In a social sense I’m quite fascinated why so many people are queuing, and for so long. The majority of people who have paid their respects, are paying their respects and will pay their respects during the lying in state are doing so because they respect the Queen and are sad she has passed and wish to show their respect to her, to give something back to her, no matter how tiny.
The gruelling multi hour slow walk to Westminster Hall harks back to religious pilgrimages of old, where a pilgrim would walk for days and days to pay respects to a saint, to a church, to a god. I’m not suggesting those paying respect here are religious, far from it, but the mindset sits within the same area as pilgrims of old.
Another large group of those paying respects are doing so because of the sense of history. They want to be able to say ‘I was there’ or ‘I queued for seven hours to walk past the Queen’s coffin.’ Something they will tell their children, grandchildren and great grandchildren perhaps. This is usually the most common logic of crowds when it comes down to mass public events.
It’s why hundreds of thousands of people always turn out for the Giants parades in Liverpool, it’s why thousands of people turn up to support a sports team when they return victorious on a parade through a city on an open bus tour. It’s human nature to want to be a part of something. To be able to say ‘I was there’.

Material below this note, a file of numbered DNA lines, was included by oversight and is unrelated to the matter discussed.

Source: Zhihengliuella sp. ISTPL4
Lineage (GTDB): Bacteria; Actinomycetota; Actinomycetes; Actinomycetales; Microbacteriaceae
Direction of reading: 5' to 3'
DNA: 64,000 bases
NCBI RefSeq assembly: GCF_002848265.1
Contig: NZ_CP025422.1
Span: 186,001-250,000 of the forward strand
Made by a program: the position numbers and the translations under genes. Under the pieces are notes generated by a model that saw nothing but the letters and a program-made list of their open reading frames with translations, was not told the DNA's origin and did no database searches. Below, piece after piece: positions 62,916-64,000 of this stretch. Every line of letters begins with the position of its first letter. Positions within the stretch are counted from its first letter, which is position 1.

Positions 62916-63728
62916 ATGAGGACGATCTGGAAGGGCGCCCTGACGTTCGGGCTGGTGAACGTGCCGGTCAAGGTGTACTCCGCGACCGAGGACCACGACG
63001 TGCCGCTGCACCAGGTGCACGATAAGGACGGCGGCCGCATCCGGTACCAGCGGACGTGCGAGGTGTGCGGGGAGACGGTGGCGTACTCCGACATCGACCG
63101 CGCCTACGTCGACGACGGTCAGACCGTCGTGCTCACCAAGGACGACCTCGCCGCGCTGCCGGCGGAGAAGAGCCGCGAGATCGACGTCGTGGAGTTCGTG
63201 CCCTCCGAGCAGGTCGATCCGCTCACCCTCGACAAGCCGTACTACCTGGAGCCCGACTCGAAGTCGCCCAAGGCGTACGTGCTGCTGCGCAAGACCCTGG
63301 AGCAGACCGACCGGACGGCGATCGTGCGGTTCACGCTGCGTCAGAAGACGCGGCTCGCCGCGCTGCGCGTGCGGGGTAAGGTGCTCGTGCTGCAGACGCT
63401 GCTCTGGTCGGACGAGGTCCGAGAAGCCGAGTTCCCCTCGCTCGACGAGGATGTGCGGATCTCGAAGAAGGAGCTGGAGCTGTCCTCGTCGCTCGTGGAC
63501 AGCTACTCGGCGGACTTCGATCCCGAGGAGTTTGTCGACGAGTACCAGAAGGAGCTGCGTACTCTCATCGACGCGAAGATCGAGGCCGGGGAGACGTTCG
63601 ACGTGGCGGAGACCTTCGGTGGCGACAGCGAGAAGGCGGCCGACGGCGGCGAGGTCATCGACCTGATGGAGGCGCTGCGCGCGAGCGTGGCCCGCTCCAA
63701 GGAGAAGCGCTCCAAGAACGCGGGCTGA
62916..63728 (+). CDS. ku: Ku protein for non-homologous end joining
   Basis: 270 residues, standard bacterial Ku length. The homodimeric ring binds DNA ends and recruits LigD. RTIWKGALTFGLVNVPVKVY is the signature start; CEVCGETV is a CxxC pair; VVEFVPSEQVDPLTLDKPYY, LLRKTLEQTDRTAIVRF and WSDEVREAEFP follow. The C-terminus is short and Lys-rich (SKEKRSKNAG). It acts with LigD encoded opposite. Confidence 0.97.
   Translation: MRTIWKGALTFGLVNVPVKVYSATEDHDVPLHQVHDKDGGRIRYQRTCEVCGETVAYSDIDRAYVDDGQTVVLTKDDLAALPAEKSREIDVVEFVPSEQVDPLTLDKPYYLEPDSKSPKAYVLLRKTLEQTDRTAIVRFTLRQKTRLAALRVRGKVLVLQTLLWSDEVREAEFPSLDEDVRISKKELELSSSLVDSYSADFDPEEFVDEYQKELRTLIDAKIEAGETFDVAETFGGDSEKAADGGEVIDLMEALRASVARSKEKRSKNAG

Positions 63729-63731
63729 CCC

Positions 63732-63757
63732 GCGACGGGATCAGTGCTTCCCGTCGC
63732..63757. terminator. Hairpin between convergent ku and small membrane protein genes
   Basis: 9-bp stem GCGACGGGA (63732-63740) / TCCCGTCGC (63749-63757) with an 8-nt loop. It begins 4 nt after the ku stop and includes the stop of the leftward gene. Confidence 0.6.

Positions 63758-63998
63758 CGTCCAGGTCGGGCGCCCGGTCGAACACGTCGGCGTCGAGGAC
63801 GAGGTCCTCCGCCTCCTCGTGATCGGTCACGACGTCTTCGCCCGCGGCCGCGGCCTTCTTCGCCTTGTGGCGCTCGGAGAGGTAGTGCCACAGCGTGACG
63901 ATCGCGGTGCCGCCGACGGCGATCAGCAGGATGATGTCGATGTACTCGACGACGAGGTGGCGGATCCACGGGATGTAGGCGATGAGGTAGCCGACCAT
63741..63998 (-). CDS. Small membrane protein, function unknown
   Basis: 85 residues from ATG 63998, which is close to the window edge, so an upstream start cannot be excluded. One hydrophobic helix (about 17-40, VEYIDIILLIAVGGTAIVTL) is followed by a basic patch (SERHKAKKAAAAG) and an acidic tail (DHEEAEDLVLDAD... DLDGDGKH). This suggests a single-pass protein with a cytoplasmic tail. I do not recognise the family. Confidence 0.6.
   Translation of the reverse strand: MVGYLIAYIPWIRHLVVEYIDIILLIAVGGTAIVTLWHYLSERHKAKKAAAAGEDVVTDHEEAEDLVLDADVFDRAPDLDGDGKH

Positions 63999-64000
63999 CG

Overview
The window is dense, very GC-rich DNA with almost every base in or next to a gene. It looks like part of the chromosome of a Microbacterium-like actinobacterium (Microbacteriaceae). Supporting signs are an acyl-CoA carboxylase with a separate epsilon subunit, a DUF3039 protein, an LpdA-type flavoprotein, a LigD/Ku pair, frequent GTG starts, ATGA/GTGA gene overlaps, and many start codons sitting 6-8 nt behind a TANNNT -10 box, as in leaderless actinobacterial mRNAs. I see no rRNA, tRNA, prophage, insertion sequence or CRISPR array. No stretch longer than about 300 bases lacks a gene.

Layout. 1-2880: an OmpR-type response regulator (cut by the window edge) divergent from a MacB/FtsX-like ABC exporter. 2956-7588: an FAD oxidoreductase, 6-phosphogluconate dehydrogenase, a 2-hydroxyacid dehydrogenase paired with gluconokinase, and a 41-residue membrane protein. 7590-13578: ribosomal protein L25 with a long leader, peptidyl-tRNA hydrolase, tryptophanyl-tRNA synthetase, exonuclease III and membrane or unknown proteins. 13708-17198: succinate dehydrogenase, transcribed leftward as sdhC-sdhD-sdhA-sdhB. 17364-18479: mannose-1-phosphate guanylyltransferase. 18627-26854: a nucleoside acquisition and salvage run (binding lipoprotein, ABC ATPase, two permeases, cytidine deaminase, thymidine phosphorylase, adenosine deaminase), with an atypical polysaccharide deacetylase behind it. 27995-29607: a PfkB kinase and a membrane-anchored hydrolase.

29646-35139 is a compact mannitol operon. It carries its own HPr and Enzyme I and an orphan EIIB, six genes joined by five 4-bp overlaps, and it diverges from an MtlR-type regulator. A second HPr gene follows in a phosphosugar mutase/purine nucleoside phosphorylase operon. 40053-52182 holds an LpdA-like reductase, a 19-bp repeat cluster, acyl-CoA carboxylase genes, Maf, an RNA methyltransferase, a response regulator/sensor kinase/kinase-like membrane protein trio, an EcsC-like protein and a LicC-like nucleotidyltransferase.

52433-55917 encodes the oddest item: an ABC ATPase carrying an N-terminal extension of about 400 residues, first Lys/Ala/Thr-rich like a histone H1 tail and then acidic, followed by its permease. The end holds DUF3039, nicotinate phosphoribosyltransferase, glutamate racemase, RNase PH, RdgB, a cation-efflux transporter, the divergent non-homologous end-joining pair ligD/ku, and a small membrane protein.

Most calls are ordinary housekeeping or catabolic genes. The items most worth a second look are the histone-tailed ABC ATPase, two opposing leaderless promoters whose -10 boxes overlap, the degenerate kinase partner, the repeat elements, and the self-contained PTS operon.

Is everyone paying respect a royalist? A fan of monarchy? A huge amount are. But I’d suggest a large minority of people aren’t. They respect the Queen, but having respect for an individual doesn’t always mean you respect the structure they sit on top of. Does this show of respect mean the nation of the UK are fans of the institution of the monarchy? Probably not.
As with any death the respectful thing to do is to quell one’s usual anger or disagreement about matters of dispute. It’s just not the right time, an oft heard expression this past week. But those voices are there.
Earlier this year around 27% of people polled said we should abolish the monarchy as an institution, around 60% – thought we should keep the monarchy. A poll last week had those who thought the new King Charles III would not make a good king down at 15%. But this is a time you perhaps hold back on those views, because, you know, someone’s died and ‘it’s not the right time’.
The institution of monarchy will hope that the ceremony and public show of affection to the Queen will bring foundation to the future of that old institution.
Some might suggest this is actually a final bow of the head to that institution and it may be difficult to secure new foundation on the old passing foundations. Time will tell. The monarchy and those 27% (in normal times) not in favour of the monarchy, will see this moment as a reset. How that reset restarts we will just have to wait and see.
Anyway, I’m off to get my steps in for the day. How many steps can you do over nine hours for 4.5 miles?
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